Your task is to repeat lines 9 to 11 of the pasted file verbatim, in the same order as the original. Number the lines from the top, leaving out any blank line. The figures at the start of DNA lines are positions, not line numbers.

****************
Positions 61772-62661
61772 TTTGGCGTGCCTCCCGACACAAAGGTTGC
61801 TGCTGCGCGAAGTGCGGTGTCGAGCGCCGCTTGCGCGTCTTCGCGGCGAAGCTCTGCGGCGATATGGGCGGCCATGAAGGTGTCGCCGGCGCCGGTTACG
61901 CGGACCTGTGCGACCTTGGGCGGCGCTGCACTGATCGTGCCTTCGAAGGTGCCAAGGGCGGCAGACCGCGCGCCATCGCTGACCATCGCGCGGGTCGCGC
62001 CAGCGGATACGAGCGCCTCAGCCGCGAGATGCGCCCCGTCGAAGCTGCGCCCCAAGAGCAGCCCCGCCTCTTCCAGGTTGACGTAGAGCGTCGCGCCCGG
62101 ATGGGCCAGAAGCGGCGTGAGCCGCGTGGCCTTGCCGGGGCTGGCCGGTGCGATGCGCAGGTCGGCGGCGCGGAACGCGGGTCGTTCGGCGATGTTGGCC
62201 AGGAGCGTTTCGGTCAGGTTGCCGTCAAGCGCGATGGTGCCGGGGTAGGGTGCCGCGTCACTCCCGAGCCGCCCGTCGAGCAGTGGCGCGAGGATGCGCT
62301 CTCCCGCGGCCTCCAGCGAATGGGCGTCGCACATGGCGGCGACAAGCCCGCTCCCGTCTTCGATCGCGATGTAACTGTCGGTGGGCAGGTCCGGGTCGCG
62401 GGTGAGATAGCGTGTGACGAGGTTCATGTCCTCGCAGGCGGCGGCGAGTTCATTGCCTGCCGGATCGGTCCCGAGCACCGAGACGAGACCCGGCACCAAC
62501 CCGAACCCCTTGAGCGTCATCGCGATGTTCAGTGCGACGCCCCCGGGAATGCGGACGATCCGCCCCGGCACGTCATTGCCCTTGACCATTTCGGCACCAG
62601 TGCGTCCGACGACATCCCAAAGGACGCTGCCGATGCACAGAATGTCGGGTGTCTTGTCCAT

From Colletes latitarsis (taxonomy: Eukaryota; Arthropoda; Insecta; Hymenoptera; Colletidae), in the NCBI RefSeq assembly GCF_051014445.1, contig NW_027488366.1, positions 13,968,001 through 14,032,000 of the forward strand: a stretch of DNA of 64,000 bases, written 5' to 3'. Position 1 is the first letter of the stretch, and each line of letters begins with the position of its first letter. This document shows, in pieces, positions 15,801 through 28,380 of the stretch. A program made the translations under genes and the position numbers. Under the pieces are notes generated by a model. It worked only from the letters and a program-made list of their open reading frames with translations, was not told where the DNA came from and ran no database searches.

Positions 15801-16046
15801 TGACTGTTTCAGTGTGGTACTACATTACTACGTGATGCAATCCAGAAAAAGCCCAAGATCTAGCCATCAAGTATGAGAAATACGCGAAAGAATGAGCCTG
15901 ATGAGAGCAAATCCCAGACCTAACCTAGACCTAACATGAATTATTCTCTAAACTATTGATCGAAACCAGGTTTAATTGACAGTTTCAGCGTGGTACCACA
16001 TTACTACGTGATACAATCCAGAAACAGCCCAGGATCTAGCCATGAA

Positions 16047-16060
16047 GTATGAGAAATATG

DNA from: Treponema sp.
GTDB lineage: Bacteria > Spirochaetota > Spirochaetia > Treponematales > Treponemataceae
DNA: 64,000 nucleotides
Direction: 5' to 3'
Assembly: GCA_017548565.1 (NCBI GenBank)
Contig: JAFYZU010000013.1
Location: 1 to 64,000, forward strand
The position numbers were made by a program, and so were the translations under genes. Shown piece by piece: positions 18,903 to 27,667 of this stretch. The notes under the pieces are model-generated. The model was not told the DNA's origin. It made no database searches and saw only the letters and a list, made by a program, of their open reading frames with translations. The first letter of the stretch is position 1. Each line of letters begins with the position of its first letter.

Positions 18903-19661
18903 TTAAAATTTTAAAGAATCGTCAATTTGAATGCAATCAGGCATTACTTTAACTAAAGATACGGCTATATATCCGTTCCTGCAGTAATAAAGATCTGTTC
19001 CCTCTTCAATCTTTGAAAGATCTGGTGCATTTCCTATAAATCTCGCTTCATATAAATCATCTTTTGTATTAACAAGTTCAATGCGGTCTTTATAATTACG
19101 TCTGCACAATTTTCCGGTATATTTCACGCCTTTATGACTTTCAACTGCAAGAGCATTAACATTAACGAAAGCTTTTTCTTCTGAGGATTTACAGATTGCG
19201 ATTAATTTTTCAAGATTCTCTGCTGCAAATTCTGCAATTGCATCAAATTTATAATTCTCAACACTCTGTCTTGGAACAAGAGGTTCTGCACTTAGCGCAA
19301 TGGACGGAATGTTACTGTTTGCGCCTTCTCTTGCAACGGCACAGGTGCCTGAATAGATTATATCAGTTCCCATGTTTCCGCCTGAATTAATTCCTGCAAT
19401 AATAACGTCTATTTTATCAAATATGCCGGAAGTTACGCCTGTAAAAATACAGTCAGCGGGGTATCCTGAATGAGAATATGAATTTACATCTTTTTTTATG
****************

62401 GGTGAGATAGCGTGTGACGAGGTTCATGTCCTCGCAGGCGGCGGCGAGTTCATTGCCTGCCGGATCGGTCCCGAGCACCGAGACGAGACCCGGCACCAAC
62501 CCGAACCCCTTGAGCGTCATCGCGATGTTCAGTGCGACGCCCCCGGGAATGCGGACGATCCGCCCCGGCACGTCATTGCCCTTGACCATTTCGGCACCAG
62601 TGCGTCCGACGACATCCCAAAGGACGCTGCCGATGCACAGAATGTCGGGTGTCTTGTCCAT